Appeal from the United States District Court for the Eastern District of Pennsylvania, D.C. Civil No. 85-7378.
Stapleton and Mansmann, Circuit Judges, and Fisher, District Judge.*fn*
A state prisoner challenges his Pennsylvania conviction in a petition for writ of habeas corpus, 28 U.S.C. § 2254(b) (1982), alleging that his constitutional right to counsel was abridged during a custodial interrogation.
We decline to consider the district court's resolution of the merits of the prisoner's claim, and, instead, affirm the dismissal of the petition on the alternate rationale that an "independent and adequate state procedural ground" as per Wainwright v. Sykes, 433 U.S. 72, 87, 53 L. Ed. 2d 594, 97 S. Ct. 2497 (1977), precludes federal review of this petitioner's state court conviction here. Specifically, we conclude that the federal claim was waived by petitioner's failure to raise it in a written post-trial motion, a procedure mandated in Pennsylvania courts since the Pennsylvania Supreme Court decision in Commonwealth v. Gravely, 486 Pa. 194, 404 A.2d 1296 (1979).
Because Neely has not presented "cause" for noncompliance with the procedural rule nor advanced a demonstration of "actual prejudice" resulting from the alleged unconstitutional infringement on his right to counsel in accordance with Wainwright v. Sykes, 433 U.S. at 87, we will affirm the district court. The petition will be dismissed without prejudice to raise the unexhausted ineffectiveness of counsel claim within the appropriate state forum.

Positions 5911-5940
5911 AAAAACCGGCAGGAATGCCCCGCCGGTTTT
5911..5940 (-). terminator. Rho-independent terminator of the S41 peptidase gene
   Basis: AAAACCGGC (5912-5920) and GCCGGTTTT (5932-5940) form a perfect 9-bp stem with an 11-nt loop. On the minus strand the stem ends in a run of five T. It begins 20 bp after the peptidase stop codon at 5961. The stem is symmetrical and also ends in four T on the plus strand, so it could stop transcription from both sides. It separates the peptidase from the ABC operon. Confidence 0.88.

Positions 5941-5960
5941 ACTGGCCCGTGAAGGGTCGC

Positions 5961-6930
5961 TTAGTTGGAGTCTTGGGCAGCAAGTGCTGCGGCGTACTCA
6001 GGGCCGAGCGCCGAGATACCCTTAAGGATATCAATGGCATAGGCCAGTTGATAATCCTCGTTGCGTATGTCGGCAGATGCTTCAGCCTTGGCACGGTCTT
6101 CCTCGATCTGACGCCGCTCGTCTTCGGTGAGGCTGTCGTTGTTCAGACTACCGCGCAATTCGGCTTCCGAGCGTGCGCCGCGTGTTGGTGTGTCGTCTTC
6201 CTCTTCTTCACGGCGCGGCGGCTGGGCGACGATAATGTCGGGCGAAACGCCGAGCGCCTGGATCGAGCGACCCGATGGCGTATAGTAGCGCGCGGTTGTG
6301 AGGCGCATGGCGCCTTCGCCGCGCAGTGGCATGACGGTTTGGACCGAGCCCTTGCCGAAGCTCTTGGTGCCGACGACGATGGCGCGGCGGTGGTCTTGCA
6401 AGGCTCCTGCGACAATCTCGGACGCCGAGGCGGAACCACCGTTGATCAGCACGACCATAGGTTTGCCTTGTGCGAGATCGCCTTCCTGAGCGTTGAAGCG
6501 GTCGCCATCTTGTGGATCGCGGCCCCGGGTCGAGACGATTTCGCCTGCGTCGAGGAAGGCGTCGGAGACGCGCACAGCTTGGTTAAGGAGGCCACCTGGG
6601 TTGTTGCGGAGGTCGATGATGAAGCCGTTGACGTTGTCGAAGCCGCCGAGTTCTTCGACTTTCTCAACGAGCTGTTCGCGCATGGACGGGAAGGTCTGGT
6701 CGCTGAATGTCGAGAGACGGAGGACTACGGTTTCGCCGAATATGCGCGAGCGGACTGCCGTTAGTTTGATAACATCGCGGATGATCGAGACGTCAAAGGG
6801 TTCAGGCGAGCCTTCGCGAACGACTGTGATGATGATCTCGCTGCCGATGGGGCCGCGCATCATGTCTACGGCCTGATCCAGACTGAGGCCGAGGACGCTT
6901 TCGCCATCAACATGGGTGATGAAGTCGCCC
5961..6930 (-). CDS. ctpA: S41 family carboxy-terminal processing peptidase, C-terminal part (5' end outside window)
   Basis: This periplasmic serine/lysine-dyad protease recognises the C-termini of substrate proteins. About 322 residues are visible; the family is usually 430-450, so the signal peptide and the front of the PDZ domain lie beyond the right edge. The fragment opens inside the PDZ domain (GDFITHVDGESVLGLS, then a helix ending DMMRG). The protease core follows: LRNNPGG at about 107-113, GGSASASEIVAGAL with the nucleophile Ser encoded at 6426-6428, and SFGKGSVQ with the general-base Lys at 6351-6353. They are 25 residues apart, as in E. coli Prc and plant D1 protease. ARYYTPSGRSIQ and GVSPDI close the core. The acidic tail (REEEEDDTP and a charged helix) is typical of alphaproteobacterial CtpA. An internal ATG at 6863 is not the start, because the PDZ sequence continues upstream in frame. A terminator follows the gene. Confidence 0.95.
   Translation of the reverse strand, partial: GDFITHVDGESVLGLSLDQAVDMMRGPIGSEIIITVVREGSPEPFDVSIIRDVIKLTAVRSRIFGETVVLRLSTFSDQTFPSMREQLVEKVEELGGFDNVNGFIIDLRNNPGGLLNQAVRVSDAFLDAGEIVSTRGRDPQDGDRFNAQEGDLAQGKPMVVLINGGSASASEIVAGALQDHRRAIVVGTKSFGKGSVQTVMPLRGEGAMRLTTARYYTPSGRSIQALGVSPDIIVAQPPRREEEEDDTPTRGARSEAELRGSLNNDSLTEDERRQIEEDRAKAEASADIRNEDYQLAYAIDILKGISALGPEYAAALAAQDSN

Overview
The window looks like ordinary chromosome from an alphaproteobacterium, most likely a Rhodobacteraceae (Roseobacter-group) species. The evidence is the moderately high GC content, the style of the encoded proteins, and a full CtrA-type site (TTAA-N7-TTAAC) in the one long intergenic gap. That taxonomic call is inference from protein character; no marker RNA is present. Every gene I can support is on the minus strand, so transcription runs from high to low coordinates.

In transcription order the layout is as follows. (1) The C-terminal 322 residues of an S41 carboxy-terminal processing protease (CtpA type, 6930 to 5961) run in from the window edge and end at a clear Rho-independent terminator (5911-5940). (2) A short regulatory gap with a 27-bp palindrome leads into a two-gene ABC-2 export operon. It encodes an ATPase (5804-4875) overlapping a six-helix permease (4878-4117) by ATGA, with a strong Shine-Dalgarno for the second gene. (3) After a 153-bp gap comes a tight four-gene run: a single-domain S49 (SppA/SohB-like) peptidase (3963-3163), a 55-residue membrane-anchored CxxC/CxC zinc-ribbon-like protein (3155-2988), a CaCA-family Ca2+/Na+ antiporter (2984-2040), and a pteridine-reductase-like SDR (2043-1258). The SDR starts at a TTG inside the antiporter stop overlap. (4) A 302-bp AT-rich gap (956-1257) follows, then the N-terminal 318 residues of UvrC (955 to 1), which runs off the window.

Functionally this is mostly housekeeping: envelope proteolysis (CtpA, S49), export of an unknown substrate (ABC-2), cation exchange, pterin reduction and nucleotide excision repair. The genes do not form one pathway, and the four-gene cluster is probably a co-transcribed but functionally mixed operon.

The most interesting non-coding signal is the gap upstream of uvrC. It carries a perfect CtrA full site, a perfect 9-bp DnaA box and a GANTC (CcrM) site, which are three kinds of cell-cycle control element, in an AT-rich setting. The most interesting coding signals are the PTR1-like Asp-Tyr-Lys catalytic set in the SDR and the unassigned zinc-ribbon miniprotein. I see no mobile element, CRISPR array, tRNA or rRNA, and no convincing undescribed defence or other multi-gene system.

On March 18, 1977, Blane Neely and several others were arrested by the Philadelphia police incident to a drug raid. At the scene a large amount of heroin, cash and two handguns were seized. Neely was charged with the manufacture, delivery or possession with intent to deliver a controlled substance, possession of an instrument of crime and criminal conspiracy.
While awaiting trial, Neely fled to California. During his fugitive stay there, Neely patronized a chemical store which was operated by Jeffrey Bordok. Neely ordered from Bordok certain chemicals commonly known as precursor drugs in the manufacture of the narcotic methamphetamine. Unbeknown to Neely, however, Bordok was acting as the proprietor of the store in his capacity as an undercover agent for the Federal Drug Enforcement Agency.
Sometime thereafter, on July 30, 1979, Bordok was informed that Neely, now in custody in the Los Angeles County jail, requested a meeting with him. Prior to visiting Neely in prison, Bordok learned of the drug charges pending against Neely in Philadelphia.
Bordok met with Neely a number of times at the county jail. During one of these meetings, Bordok told Neely that he was interested in purchasing some heroin and asked whether Neely could supply him. Neely responded affirmatively. In discussing the proposed sale, Neely assured Bordok that the heroin would be of good quality, since he would obtain it from the same source which supplied the heroin leading to the criminal charges for which he was presently incarcerated.
Prior to his trial in Pennsylvania, Neely moved to suppress the evidence of his incriminating remarks to Bordok. Neely argued that under Massiah v. United States, 377 U.S. 201, 12 L. Ed. 2d 246, 84 S. Ct. 1199 (1964), the statements were unlawfully obtained in violation of his sixth amendment right to the assistance of counsel during custodial interrogation. The trial judge denied the suppression motion and Bordok was permitted to testify.
On January 18, 1980, following a jury trial, Neely was convicted of the state charges arising from the March 1977 drug raid. Neely was then sentenced to terms of imprisonment ...